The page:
Saturday, December 12, 2015

There will be no climate apocalypse, just a long slow descent into Hell: so sayeth the doomsayers

So sayeth the soothsayers and doomsayers in describing a global warming future over the next 30 generations of man: some choice quotes worth quoting....

1. “WATER is  already commodified and fought over; about how in Colorado it’s illegal to collect rainwater because, according to the doctrine of prior appropriation, that water is already owned by agricultural users; about how corporations like Nestle go into parts of the developing world, buy up water rights, drain aquifers, bottle the water they’ve mined and sell it back to the locals.”

2. “The landscape around us will change and we will have no say in that change.
What we grow and what we eat will have to change. There won’t be the vast prairie landscapes, there won’t be the fruit belts. Areas will be diminished or flooded. We’ll have to make shifts to deal with food shortages and changing diets. Our kids may not be able to afford the kinds of things we do now, [like] having lots of cattle. A good steak, that may be something we can’t afford in the future.
It’s going to be a shift in the basic biology that’s around us. Even the animals that are around us. They’re already changing. There’ll still be lots of life but it will just be different. And it will be taking advantage of what we’ve done to the world. And it may not be what we want. Actually, I’m sure it won’t be. We’ll get invasive species, things coming up. Malaria up north. All these things are going to happen with climate change.”

3. “Geoengineering?  America thinks it can engineer its way out of these problems whenever they present themselves. We saw with Katrina how woefully unprepared the U.S. is to deal with a single city with a climate-based disaster.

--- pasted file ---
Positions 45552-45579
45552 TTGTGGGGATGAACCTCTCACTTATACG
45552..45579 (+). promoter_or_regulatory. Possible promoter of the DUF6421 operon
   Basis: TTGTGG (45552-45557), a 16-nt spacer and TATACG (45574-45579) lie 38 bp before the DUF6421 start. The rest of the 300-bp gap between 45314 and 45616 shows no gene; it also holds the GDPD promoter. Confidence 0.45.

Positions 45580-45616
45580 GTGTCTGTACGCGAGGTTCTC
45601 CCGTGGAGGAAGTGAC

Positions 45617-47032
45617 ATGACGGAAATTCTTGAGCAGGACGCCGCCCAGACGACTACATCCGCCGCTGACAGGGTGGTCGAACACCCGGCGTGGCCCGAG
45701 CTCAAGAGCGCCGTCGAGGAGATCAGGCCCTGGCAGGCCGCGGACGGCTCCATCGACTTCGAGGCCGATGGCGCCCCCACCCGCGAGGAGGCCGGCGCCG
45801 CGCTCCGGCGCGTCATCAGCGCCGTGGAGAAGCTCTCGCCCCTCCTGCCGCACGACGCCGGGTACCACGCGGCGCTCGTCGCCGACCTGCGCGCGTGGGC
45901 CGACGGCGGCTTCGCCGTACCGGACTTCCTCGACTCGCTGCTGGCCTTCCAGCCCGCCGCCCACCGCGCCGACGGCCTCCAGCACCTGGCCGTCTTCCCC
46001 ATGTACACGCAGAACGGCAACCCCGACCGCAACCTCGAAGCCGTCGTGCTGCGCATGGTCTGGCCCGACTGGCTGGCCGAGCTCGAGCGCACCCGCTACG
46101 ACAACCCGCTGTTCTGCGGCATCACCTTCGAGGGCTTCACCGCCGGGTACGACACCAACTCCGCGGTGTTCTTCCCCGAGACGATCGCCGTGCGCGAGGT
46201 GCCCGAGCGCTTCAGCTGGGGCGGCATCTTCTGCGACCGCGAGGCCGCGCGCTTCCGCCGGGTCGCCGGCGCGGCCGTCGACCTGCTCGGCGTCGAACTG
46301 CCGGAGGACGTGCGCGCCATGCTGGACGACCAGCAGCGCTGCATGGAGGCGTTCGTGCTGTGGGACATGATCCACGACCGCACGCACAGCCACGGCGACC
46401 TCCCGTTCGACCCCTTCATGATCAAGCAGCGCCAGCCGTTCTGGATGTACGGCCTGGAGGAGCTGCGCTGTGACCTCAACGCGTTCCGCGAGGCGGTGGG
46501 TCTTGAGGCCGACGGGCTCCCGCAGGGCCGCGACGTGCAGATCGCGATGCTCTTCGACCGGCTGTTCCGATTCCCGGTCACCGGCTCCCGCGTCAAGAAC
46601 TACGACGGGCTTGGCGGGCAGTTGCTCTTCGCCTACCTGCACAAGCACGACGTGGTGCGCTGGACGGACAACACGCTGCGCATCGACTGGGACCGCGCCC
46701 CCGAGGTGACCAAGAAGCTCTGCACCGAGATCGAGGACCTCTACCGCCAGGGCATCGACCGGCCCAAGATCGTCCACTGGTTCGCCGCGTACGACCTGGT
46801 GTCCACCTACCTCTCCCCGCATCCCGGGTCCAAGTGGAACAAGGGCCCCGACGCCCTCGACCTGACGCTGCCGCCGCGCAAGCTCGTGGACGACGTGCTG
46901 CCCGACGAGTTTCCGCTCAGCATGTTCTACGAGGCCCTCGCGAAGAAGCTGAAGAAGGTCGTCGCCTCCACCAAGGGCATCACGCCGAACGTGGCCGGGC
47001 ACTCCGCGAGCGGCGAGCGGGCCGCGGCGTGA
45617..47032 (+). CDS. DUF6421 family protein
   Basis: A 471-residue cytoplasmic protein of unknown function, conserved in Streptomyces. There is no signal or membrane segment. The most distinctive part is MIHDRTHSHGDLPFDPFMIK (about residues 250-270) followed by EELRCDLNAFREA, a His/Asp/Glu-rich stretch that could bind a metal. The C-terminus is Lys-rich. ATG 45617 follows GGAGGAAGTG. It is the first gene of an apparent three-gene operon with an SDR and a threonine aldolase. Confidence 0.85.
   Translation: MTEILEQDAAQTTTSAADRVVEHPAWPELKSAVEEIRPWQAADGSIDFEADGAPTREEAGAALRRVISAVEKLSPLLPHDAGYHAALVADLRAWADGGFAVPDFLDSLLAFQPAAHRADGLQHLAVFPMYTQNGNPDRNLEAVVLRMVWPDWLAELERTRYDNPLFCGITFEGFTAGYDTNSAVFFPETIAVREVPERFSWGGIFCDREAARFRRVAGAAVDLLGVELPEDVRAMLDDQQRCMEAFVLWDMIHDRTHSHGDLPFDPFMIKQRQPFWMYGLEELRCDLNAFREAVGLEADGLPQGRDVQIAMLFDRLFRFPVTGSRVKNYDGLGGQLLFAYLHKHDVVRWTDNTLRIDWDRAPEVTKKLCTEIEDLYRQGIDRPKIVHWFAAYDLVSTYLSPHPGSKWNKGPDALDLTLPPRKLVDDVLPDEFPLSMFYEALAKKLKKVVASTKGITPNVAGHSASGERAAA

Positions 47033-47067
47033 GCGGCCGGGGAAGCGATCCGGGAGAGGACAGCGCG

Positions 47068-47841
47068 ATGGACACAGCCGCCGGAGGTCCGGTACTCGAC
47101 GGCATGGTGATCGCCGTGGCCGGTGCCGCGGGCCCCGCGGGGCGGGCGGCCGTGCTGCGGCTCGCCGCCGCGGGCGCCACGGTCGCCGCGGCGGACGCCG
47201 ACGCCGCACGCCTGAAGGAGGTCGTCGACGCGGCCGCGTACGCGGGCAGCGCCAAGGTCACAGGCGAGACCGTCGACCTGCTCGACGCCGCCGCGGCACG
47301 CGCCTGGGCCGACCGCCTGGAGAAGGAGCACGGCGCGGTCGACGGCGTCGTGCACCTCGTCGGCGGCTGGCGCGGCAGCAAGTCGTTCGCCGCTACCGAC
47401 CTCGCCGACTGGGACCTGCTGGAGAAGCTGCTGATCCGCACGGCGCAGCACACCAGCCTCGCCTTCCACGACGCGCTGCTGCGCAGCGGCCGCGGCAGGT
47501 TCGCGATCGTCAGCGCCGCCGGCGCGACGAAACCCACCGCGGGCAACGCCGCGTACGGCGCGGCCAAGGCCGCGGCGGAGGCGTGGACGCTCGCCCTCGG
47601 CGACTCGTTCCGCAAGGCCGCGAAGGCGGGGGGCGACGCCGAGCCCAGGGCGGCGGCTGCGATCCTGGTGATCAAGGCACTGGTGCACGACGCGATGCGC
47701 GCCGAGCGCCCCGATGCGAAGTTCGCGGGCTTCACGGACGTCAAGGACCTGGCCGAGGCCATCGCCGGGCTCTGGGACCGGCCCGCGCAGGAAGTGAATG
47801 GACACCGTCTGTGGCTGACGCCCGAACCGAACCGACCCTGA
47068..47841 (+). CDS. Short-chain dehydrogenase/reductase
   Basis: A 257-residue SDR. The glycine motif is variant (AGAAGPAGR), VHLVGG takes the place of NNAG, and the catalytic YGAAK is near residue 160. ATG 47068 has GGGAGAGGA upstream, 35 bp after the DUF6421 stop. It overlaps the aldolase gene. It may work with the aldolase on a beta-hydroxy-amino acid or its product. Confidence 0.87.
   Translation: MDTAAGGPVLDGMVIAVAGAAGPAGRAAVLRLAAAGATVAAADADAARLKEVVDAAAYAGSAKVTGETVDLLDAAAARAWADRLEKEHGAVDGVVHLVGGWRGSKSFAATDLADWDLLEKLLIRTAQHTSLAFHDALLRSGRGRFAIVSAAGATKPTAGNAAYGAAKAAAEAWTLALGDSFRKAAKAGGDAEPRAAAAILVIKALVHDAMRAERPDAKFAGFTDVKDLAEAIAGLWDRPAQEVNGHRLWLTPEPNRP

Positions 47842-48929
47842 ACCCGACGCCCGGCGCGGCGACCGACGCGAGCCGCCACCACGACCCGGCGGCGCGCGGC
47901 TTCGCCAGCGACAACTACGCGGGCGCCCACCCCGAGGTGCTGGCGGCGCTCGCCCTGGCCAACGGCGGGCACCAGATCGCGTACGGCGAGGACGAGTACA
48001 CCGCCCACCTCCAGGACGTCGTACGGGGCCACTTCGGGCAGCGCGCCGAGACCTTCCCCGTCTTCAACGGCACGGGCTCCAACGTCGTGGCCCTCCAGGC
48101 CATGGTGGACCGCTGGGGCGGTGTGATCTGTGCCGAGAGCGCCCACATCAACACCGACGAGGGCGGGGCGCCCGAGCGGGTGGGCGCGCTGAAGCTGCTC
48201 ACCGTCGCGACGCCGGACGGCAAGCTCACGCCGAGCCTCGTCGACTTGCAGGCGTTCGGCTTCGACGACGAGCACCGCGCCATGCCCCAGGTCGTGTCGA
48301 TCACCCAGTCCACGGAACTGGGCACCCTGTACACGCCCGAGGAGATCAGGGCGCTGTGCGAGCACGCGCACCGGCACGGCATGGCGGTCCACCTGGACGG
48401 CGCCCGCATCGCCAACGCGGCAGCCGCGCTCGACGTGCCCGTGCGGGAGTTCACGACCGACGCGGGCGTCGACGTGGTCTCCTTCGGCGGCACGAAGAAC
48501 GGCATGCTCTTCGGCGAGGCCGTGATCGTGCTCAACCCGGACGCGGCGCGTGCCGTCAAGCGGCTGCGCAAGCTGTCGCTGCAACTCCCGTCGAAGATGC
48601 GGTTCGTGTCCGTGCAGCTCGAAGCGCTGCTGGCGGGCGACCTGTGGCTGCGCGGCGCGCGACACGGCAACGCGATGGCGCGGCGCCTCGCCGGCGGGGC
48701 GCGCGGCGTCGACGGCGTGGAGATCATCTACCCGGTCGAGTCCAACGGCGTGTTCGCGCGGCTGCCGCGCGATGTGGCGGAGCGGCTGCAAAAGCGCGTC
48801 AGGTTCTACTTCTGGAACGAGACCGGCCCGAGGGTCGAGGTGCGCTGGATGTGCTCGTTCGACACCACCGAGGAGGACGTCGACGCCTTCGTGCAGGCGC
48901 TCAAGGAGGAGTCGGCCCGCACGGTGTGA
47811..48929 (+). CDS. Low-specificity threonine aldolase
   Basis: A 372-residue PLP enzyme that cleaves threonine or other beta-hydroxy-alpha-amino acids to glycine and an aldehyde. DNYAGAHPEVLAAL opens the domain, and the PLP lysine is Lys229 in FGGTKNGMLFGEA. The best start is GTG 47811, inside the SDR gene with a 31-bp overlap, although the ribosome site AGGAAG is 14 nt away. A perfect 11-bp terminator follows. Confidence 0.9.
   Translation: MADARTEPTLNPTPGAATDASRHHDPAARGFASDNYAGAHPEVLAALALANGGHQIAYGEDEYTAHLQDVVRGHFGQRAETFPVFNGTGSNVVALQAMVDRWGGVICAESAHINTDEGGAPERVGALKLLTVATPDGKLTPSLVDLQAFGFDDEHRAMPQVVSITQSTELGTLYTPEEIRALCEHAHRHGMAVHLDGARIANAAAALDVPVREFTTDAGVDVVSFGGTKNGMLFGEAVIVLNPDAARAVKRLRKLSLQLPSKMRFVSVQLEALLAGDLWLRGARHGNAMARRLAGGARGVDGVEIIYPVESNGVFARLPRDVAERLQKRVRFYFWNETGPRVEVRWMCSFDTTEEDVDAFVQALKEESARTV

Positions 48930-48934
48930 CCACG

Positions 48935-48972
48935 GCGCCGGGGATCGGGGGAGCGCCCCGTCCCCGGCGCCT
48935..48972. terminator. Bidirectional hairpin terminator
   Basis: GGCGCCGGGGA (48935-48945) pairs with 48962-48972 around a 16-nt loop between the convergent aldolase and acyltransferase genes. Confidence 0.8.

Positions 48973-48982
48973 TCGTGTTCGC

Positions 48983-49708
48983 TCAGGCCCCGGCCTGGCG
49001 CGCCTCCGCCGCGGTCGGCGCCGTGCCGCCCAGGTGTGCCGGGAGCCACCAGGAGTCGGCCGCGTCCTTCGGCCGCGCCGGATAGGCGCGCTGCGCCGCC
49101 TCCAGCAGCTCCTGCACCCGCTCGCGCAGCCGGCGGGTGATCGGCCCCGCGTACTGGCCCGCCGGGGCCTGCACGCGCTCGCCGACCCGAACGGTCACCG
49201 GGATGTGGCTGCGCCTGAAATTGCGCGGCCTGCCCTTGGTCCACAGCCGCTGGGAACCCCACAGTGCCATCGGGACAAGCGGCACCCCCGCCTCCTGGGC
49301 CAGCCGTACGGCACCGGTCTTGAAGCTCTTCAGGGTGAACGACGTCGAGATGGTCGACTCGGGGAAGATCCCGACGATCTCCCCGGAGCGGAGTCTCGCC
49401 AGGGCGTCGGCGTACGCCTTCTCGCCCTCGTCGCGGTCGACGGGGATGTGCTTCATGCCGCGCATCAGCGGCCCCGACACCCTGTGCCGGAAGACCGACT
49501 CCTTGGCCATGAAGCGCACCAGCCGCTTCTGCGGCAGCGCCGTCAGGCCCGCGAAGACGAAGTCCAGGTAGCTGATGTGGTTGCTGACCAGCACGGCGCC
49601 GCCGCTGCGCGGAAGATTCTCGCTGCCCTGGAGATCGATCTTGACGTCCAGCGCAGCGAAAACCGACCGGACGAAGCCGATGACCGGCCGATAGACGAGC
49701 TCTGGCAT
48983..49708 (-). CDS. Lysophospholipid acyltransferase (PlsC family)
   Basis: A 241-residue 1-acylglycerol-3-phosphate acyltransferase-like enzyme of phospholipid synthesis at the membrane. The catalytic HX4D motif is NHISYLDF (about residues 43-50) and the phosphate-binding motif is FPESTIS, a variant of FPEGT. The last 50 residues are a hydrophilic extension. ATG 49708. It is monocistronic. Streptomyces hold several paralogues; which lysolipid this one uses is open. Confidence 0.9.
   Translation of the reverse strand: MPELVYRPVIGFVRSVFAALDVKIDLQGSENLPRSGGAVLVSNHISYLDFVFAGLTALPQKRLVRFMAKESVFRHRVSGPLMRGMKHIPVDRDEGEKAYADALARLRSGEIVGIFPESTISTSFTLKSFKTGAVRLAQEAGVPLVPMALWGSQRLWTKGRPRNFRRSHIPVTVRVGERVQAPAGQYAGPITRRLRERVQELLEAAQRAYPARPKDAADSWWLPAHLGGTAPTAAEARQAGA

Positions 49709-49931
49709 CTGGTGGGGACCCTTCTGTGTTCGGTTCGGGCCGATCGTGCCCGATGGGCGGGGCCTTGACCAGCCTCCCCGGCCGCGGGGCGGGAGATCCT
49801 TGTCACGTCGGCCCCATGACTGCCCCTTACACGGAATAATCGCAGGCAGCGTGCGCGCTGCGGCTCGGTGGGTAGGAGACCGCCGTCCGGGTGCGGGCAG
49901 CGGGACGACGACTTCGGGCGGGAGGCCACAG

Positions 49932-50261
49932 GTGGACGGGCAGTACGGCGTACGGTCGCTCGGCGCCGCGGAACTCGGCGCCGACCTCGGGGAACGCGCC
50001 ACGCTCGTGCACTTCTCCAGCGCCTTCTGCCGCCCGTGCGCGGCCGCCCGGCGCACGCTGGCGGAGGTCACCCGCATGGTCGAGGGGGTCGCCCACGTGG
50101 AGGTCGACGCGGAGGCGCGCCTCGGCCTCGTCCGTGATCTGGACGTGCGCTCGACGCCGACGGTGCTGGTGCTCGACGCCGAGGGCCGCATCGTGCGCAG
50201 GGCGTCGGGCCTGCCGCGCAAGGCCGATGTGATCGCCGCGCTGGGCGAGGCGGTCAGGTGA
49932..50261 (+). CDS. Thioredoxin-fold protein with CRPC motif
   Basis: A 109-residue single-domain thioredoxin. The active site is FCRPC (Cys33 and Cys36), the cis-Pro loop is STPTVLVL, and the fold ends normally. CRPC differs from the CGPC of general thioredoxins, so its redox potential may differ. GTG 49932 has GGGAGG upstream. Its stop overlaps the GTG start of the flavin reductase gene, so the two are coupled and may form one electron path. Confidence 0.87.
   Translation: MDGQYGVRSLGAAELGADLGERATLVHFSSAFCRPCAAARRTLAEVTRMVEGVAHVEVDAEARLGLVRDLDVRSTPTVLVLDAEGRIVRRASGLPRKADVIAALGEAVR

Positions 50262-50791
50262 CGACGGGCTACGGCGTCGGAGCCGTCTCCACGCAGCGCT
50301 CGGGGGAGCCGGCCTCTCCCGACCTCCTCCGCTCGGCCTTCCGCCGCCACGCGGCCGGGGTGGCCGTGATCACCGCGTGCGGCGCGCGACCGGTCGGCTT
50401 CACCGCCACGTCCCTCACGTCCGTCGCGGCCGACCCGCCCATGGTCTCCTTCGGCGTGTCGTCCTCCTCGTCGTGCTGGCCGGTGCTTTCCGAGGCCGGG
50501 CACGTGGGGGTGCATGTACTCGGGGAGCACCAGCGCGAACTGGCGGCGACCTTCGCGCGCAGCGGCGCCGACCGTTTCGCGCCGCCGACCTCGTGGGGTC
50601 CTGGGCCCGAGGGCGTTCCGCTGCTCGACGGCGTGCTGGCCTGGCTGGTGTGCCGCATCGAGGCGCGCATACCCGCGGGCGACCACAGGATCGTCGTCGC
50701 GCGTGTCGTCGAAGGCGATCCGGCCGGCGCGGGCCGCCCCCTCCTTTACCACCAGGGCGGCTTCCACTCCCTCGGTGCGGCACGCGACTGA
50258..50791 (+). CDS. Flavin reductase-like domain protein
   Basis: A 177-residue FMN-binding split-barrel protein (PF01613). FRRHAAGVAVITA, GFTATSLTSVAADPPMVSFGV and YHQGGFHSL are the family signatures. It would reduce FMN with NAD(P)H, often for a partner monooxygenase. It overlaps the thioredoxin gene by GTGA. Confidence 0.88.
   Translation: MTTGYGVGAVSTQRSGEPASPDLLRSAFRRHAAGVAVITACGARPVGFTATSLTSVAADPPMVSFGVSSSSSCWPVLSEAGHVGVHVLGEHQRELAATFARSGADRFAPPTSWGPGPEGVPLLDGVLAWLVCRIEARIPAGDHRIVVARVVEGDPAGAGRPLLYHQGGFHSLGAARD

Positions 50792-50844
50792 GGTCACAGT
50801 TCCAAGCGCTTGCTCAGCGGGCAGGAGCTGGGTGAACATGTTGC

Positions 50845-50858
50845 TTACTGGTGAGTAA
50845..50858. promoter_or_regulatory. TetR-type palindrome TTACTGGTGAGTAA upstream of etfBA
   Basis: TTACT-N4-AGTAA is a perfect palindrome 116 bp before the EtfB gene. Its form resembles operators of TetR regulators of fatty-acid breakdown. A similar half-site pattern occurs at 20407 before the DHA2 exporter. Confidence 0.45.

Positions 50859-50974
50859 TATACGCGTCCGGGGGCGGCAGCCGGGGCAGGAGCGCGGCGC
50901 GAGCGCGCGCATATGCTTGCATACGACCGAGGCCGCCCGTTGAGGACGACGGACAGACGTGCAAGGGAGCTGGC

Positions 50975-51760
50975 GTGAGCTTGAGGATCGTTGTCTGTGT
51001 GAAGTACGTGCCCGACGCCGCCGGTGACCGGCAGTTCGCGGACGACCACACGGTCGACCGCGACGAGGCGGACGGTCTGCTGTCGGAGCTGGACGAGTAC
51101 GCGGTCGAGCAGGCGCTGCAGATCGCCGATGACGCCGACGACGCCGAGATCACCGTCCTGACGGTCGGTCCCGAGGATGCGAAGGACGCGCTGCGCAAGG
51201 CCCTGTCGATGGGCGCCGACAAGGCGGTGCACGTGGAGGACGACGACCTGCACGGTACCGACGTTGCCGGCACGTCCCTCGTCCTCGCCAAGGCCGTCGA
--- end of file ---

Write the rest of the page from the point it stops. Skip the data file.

And when it’s essentially coast to coast different disasters — sea level on the coast, land being baked to un-farmable degrees in the interior — they have nothing even approaching the infrastructure to deal with the damage.
I think there will be a huge technological collapse. The least important thing is advanced technology when it’s survival time. You can’t eat Facebook. All of that stuff falls by the wayside. What becomes principally important is food production , clean water supply, living space. Everything else becomes secondary.
In terms of this incredible standard of living, our hermetically sealed, air-conditioned, high-tech standard of living we enjoy right now? Forget it.
It’s over if we allow this ecological collapse to be upon us.”

4. Many scientists fear that maybe it’s too late for us to reverse course on the carbon economy and we’re already headed for out-of-control global warming. And that has inspired some people to consider some very drastic solutions.
There are people who really believe macro-engineering projects, such as trying to shield the amount of sunlight that actually hit the Earth, might be viable solutions.
The reality is we’ve never pulled one of these things off properly. That goes back to introducing rabbits to Australia or whatever it is. We have never successfully predicted the consequences of any sort of attempt to re-engineer even a limited environment. And these macro engineering solutions where we think we understand the interplay of solar energy and hydrothermal energy and ocean currents and atmospheric currents enough that, ‘Oh yes, we just do this. What could possibly go wrong?’ Well, the answer is, almost anything could go wrong. We just don’t know.
We keep saying, ‘I keep shitting everywhere, what should I do?’ The answer should be, stop shitting everywhere, not ‘let’s put up discrete parasols or give everybody nose plugs so they don’t have to smell it anymore.’ No. The answer is to solve the problem at source. And that’s what we have to find the will to do.”

5. “CAN WE DO IT? Remember the Manhattan Project? Remember the moon shot? Just throw money at us and we’ll solve it.’ Ugh. Those were peanuts compared to planetary engineering.”

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